For the first time guidelines have been issued to help people with type 1 diabetes exercise safely.
The document has been compiled by JDRF, the type 1 diabetes research organization, and provides safe blood glucose targets before, during and after exercise.
The guidelines, titled ‘Exercise management in type 1 diabetes: a consensus statement’, involved a team of 21 researchers. The release coincides with the launch of JDRF’s Performance in Exercise and Knowledge (PEAK) program.
The guidelines offer recommendations on blood glucose targets and dose adjustments for nutrition and insulin to prevent fluctuations in blood sugar levels during physical activity.
Lead contributor to the report, Dr Aaron Kowalskin, who is JDRF’s Chief Mission Officer, said: “Exercise has tremendous benefits for people with type 1 diabetes, but it can be hard to predict how it will affect their blood glucose and how they feel during and following physical activity.”
The project has been developed to educate people with type 1 diabetes and all the people around them, such as family members, about how it is possible to exercise safely.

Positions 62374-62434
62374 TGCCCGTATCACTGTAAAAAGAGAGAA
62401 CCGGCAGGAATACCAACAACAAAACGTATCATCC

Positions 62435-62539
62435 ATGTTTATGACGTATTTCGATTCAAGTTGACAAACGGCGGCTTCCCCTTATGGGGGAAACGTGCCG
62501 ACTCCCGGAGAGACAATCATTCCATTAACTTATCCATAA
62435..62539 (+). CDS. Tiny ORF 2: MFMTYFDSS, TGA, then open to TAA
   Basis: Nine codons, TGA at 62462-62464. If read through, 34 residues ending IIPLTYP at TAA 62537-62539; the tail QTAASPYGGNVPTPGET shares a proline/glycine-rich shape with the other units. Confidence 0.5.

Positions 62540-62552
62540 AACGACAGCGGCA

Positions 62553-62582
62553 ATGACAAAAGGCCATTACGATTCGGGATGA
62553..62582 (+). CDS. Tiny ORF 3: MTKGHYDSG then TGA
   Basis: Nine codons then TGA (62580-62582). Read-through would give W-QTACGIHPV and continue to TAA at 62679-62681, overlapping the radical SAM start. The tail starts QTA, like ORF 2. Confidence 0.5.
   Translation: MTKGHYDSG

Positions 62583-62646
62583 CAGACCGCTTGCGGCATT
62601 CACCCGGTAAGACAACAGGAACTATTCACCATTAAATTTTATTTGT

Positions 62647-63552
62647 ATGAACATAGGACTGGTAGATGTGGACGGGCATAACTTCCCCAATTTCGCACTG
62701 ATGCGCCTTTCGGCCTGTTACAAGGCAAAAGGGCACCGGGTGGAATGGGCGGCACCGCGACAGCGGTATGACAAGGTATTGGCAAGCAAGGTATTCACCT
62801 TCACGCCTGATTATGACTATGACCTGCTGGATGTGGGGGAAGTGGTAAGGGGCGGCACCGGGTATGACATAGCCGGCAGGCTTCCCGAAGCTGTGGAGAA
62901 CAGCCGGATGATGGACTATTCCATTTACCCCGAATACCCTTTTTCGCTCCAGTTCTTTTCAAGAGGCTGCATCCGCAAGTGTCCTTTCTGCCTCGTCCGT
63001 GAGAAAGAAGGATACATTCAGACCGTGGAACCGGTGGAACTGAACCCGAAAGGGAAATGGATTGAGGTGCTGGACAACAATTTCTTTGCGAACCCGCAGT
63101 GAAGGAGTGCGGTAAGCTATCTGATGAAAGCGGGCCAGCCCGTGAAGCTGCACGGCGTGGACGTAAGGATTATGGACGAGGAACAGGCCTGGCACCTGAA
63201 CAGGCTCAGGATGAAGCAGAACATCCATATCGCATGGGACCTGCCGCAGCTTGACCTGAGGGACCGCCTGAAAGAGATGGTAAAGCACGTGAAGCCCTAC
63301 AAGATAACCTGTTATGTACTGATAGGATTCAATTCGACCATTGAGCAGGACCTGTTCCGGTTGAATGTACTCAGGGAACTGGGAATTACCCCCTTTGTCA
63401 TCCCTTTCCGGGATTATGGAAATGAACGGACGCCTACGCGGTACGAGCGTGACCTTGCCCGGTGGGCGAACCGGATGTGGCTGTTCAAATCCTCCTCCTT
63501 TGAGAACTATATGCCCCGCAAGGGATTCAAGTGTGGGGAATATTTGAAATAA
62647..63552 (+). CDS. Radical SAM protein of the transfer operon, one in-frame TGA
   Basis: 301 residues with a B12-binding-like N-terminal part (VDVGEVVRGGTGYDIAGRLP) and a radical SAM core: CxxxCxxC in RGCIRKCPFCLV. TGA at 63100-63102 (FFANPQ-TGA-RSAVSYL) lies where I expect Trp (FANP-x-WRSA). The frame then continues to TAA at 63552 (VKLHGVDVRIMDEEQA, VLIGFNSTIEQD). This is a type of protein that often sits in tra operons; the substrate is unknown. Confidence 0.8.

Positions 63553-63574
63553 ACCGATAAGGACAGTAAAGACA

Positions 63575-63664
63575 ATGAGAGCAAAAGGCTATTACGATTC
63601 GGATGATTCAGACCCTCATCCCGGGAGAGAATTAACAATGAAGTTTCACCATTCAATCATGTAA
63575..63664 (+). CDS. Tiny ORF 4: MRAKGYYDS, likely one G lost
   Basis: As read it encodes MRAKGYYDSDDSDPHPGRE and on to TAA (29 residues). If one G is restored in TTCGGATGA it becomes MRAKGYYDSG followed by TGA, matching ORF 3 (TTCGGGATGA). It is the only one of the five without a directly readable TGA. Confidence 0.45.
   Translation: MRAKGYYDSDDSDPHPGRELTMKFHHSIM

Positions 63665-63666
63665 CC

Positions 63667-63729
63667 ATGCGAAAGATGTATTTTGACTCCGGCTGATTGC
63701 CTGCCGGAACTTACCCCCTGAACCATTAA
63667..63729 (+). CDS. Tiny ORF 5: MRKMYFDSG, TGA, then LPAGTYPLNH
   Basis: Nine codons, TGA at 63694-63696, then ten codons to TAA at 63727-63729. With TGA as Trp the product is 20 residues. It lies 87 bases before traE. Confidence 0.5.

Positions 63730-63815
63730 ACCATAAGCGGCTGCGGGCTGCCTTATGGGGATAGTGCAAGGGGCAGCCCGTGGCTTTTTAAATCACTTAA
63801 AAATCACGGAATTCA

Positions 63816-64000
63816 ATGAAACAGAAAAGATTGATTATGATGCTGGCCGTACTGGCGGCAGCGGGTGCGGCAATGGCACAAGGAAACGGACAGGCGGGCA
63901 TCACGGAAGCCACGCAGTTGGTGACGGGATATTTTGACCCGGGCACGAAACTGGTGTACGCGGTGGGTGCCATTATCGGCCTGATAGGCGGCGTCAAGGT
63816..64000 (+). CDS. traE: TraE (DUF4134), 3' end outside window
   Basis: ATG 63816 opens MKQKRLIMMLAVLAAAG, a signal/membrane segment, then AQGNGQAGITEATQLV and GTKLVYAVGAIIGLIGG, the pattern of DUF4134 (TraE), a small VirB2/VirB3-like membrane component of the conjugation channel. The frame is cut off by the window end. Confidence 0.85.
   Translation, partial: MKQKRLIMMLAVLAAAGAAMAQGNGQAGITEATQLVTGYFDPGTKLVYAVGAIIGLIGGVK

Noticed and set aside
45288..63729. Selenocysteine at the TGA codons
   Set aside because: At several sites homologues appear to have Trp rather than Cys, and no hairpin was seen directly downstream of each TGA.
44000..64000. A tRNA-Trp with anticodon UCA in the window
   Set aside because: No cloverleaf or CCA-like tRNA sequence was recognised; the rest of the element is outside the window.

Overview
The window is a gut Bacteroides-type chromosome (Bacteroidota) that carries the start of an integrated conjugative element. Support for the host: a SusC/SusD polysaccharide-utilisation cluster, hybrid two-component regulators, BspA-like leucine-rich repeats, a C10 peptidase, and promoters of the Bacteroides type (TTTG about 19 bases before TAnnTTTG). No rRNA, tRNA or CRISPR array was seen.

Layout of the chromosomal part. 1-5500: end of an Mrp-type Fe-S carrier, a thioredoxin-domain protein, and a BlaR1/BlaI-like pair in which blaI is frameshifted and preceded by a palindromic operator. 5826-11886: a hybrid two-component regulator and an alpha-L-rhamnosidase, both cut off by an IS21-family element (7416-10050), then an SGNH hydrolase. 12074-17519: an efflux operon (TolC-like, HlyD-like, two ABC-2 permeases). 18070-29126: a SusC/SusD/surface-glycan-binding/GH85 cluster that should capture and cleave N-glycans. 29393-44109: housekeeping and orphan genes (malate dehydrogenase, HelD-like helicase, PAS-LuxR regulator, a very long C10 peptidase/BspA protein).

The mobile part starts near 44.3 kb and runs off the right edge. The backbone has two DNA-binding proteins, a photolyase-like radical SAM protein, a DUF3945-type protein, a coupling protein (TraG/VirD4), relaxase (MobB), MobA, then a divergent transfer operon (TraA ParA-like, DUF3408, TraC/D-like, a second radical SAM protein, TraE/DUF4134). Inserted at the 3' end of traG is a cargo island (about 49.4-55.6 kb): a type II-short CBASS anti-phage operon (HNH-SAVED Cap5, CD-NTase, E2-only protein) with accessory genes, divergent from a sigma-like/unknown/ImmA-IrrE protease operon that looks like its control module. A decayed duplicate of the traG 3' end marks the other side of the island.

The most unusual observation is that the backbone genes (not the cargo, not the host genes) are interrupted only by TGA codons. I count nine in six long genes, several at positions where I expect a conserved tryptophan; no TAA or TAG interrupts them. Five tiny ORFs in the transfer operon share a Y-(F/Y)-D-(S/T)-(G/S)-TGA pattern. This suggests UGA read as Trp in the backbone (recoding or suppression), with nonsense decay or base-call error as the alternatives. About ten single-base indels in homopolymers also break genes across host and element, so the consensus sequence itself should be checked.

Both the guidelines and the PEAK program were created after a 2013 JDRF survey suggested 36 per cent of people with type 1 diabetes or caregivers viewed exercising with the condition a challenge.
“The lack of reliable information on how to exercise safely has created obstacles for people with T1D who want to maintain a healthy lifestyle. These consensus guidelines, as well as JDRF’s new PEAK program, are breaking down those barriers,” added Dr Kowalski.
The content was compiled after experts observed exercise management trials in people with type 1 diabetes for two years. The findings reflect how different types of exercise can affect glucose levels, and provide advice on how to manage and control blood sugar levels.
The report authors said a lot people with the condition fail to control their weight and also do not participate in the 150 minutes per week of exercise recommended by the World Health Organisation.
The guidelines have been published in The Lancet Diabetes and Endocrinology journal.

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